Slowly, like the grass growing back to normal length on the slick Augusta National greens, the 42nd Masters began to come into historical focus today.
With the morning-after heaping up of records, anecdotes and dramatic details, it became clear that this Masters ranked with the best.
Gary Player's final-round 64 undeniably was the most spectacular closing show by any Masters champ. The old record for best last-day score by the winner was 66.
Player's 30 for the back nine tied the Masters mark and his nine birdies for the day also equaled the best ever.
The 150-pound South African with the fire in his stomach did not pick on Augusta's easy holes, either. He had birdies at the brutal par-4 ninth (440 yards) and 10 (485) holes, as well as the two treacherous, water-guarded par 3s on the back - the 12th and 16th.
Naturally, the winning stroke was a long, downhill 8 birdie putt on the famous 420-yard 18th hole where the pin was practically stuck in the front bunker.
For overall low scoring by the contenders, no Masters could match this one. Never before had four players broken 280 here. And only once before (1969) had four players finished within one shot of the lead.
As an added fillip, Player admitted to his true age (42) afterward so that he could snatch the distinction of oldest Master away from Sam Snead by a few months.
The requisites for exceptional golf drama are magnificient shots and magnificent blunders. This Masters had both.
Player's seven birdies in the last 10 holes, overcoming a seven-stroke deficit to start the day, provided an unmatched come-from-behind charge in this lore-lade event. Player even maintains that his score should have been lower; he missed four putts inside 10 feet.
Nevertheless, it was the defeated trio, bunched a stroke behind at 278, who gave this tournament its extra dimension.
"Bobby Jones always said, 'It's the runner-up who makes the tournament,'" pointed out Masters chairman Bill Lane. "This time we had three fine ones."
The quality of the losers adds glory for the winner. While Player was tying Ben Hogan's total of nine major championships, the winners of three of last year's majors - Tom Watson and Hubert Green - were on his trail.
The presence of what-am-I-doing-here Rod Funseth, the man who said, "If I won, they wouldn't have a jacket to fit me," merely added piquancy.
Seldom has a Masters seen such painful choking as Wastson and Green had to endure on a bluebird day when conditions were perfect for scoring.
Watson three-putted from five feet (by his own reckoning) on the 14th hole. The Huck Finn of long drivers also bogeyed the 72nd hole when he needed par to get into a playoff with a man who had lost 17 sudden-death affairs.
Green, however, suffered most. After starting the day with a three-stroke lead, he helped give away a green jacket with his struggling 72. "Hubert didn't play very well," said Funseth. "He let us all get back in. Par wasn't 72 the way the course played today."
If ever a golfer struggled with himself for four hours it was Green. Every Masters was a winner, but this one had a definite loser.
On the practice tee, Green Watson and Funseth bashed practice balls for half an hour. Green was, by far, striking the ball best. Watson looked wild, Funseth shaky. But on the practice putting green, Green could not sink a thing. The expression on his face changed from pumped-up confidence to open worry.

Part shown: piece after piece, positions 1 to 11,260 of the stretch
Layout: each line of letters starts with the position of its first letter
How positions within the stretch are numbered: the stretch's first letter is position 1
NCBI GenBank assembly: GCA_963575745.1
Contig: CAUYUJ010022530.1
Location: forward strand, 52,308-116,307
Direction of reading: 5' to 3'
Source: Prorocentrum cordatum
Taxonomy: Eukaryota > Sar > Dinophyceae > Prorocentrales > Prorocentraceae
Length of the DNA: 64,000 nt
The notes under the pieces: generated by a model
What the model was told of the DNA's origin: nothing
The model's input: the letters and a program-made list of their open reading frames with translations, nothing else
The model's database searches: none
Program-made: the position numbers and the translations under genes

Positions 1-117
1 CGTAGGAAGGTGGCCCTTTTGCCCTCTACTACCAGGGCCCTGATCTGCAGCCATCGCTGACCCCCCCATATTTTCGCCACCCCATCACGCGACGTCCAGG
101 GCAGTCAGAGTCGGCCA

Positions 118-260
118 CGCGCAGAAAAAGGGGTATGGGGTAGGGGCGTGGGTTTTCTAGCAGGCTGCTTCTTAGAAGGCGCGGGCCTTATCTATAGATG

At the first tee, Green, after 100 straight-as-a-string warmup balls, hooked his first drive into the ninth fairway. His personal circus included a ball in the water, on 11, and a tee shot on the par-3 12th that almost rolled up to the 13th tee.
However, it was not the Amen Corner that undid Green. Like Watson, he saved his worst for last. At the 16th, Green three-putted from 15 feet.
At the 18th he missed a three-foot birdie putt that will remembered with sympathy by hackers as long as Player's 64 is recalled with awe. The most glorious closing rush in Masters history, and the most disastrous flub on the final stroke go together inevitably.
That Green packed off his three-footer - or was it really more like two feet - to quiet down CBS radio announcer Jim Kelly will only give golfers in 19th holes all over the world one more subject for debate. Should Green have hit it the first crack anyway?
Green, with an undeniable sense of theatrics, returned to the final green to try the putt again at sundown. He refused to let photographers snap him as he restudied the little character-destroyer, saying, "I'd rather not have anything staged."
In the aftermath of the Masters, the somber site of Jack Nicklaus being followed by state troopers will recede quickly. "I suppose crank death threats are now a fad," said a Masters official. Nevertheless, it would be a shame to see an element of tension introduced between golfers and galleries. In no sport are players and fans so close, both physically and psychically, since many a spectator is also a player himself.
One one player in this year's Masters field could not bear to leave Augusta on Sunday night. That player was Player.
At 8 a.m. today he was back on the Augusta National tee, starting another round. "I did my exercises last night, you can bet on that," said the physical-fitness buff. "I've got a big match with a scratch player."
Player's opponent was his strapping 15-year-old son Wayne, who had flown 33 hours to see his father win his first tournament in America since 1974.
"Don't anyone mention him," instructed the teasing Player. "He hasn't done anything to earn it . . . yet. but it wouldn't suprise me if he wore a green jacket some day."
"I'm going to cry," the younger Player said with a grin, "but I wouldn't mind being one-tenth of what my dad it."